Music review: OMD, Kelvingrove Bandstand, Glasgow

Orchestral Manoeuvres in the Dark, aka OMD, are one of the greatest and most influential synth-pop bands of all time. This year they celebrate their 40th anniversary.
OMD PIC: Jim Dyson/Getty ImagesOMD PIC: Jim Dyson/Getty Images
OMD PIC: Jim Dyson/Getty Images

OMD, Kelvingrove Bandstand, Glasgow ****

Despite their reliance on similar instruments, Andy McCluskey and Paul Humphreys were never remote automatons a la Kraftwerk. Their music, even with its occasionally cerebral themes, has always been defined by warmth, heart and soul: the sound of machinery manipulated by a tender human touch. OMD created some of the most beautiful and moving music of their era.

A thoroughly sparkling pop group, over the years they’ve proffered more hooks than a chain of angling megastores. No wonder this pioneering Liverpool duo are sometimes referred to as the Lennon and McCartney of synth-pop.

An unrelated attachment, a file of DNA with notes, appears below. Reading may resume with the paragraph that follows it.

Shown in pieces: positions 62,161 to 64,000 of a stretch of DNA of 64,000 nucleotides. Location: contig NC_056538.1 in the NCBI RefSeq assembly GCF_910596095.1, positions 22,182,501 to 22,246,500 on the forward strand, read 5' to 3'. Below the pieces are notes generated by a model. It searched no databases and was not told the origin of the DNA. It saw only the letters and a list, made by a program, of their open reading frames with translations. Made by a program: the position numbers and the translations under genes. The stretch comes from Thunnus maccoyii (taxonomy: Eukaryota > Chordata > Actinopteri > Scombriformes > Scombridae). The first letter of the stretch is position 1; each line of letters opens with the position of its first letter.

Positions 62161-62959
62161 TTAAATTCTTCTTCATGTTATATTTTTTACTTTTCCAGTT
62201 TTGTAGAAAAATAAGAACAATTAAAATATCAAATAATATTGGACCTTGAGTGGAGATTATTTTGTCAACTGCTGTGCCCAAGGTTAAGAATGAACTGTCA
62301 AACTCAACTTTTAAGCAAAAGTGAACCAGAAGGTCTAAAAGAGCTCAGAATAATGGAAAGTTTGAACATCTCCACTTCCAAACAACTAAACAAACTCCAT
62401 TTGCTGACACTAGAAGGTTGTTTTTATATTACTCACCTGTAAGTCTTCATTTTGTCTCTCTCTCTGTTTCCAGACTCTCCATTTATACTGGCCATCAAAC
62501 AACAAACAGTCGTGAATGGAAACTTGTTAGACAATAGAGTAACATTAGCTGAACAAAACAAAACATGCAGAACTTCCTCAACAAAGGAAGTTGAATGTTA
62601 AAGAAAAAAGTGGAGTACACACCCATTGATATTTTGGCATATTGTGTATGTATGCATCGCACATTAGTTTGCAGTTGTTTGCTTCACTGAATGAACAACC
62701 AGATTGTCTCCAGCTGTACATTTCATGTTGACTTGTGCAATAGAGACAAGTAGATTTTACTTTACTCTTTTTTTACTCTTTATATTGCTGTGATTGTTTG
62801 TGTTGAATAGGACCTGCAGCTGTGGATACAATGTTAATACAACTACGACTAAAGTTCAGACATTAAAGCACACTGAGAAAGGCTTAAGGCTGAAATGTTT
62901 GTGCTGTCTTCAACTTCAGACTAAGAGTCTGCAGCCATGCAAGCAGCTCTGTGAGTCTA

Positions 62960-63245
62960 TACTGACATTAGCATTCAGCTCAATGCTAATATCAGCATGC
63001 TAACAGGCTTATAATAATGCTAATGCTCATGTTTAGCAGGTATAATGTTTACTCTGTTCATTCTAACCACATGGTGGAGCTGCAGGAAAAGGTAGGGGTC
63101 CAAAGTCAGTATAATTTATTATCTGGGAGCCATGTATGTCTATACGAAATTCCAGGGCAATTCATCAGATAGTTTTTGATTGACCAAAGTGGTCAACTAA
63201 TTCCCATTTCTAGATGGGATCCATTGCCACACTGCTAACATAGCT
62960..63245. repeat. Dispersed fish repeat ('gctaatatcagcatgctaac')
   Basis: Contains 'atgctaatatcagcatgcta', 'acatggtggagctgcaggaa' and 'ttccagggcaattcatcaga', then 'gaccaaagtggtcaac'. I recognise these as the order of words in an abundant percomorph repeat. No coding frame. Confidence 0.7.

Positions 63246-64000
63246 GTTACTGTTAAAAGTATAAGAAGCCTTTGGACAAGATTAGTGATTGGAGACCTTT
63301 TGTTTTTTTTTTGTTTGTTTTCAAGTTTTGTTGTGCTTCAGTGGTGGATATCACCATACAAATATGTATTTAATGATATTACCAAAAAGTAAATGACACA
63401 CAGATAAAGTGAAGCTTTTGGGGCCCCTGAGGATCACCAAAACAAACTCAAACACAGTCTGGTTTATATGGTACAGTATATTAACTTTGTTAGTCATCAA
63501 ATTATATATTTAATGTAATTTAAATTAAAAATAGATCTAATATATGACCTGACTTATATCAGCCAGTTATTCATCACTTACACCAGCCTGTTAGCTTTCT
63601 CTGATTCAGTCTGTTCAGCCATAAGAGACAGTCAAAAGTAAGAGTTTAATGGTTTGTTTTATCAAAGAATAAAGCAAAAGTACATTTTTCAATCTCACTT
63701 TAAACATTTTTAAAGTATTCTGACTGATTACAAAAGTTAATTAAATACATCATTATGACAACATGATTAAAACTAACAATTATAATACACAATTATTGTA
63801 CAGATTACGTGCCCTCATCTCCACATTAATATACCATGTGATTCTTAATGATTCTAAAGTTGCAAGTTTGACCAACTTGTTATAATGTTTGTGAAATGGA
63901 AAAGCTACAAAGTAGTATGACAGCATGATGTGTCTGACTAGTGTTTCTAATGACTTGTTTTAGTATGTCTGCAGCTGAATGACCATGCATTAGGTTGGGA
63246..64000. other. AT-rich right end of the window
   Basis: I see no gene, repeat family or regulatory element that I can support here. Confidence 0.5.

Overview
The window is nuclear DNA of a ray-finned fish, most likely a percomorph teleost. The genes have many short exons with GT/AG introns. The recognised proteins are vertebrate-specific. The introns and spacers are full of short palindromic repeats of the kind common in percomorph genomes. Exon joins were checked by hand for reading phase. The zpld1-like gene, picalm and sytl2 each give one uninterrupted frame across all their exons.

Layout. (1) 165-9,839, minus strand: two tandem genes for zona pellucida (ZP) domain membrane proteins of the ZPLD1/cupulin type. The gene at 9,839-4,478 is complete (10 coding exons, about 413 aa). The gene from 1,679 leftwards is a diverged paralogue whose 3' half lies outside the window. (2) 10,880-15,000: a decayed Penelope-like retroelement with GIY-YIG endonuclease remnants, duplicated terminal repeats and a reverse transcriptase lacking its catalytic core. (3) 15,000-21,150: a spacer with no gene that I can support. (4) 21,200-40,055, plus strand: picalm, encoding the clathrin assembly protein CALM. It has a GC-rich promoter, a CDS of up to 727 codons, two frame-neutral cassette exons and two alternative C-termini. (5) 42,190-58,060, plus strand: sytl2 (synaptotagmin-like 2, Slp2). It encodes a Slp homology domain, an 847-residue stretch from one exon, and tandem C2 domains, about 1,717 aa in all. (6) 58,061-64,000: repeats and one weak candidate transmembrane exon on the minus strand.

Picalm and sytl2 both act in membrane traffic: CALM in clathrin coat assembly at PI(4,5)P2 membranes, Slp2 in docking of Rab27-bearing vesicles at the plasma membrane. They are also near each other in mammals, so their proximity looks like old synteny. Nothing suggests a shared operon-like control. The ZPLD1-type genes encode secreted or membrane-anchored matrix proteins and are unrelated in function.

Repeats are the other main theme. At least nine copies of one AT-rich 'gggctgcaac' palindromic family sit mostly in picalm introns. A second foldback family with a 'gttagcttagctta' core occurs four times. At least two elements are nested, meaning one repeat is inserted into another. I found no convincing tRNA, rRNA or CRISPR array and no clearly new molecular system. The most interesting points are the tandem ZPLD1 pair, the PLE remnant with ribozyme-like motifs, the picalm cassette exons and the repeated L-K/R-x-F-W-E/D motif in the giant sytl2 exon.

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On stage they’re joined by a drummer and second keyboardist/saxophonist. Four middle-aged men dressed in black, they still stick proudly to their deliberate anti-image.

Flying in the face of their sombre attire, this open-air show was a joyous affair.

McCluskey, a genial frontman, zealously encouraged a packed amphitheatre to clap and sing along to fizzy pop classics such as Tesla Girls and Sailing on the Seven Seas. His throaty yodel hasn’t diminished with age. He can still pull off those distinctive arms akimbo dance moves without looking foolish. Dignity, always dignity.

When the sun went down during the elegiac Maid of Orleans, the effect was magical. Souvenir sounded as exquisitely sad as ever. These lovable android Pinocchios were, believe it or not, the perfect soundtrack for a hot August night.